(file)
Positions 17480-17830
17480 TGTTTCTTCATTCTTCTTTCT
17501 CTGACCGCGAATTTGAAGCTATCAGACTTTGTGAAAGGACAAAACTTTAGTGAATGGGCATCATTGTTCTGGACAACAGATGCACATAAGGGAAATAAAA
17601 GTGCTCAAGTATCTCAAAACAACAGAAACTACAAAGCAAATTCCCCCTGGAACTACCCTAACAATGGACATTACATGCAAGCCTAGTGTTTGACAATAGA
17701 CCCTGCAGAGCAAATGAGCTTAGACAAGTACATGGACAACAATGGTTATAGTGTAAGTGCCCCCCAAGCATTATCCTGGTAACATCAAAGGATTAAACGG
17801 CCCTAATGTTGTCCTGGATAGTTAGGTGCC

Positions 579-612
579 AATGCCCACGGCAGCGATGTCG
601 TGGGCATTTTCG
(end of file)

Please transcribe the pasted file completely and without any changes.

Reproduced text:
Positions 17480-17830
17480 TGTTTCTTCATTCTTCTTTCT
17501 CTGACCGCGAATTTGAAGCTATCAGACTTTGTGAAAGGACAAAACTTTAGTGAATGGGCATCATTGTTCTGGACAACAGATGCACATAAGGGAAATAAAA
17601 GTGCTCAAGTATCTCAAAACAACAGAAACTACAAAGCAAATTCCCCCTGGAACTACCCTAACAATGGACATTACATGCAAGCCTAGTGTTTGACAATAGA
17701 CCCTGCAGAGCAAATGAGCTTAGACAAGTACATGGACAACAATGGTTATAGTGTAAGTGCCCCCCAAGCATTATCCTGGTAACATCAAAGGATTAAACGG
17801 CCCTAATGTTGTCCTGGATAGTTAGGTGCC

Positions 579-612
579 AATGCCCACGGCAGCGATGTCG
601 TGGGCATTTTCG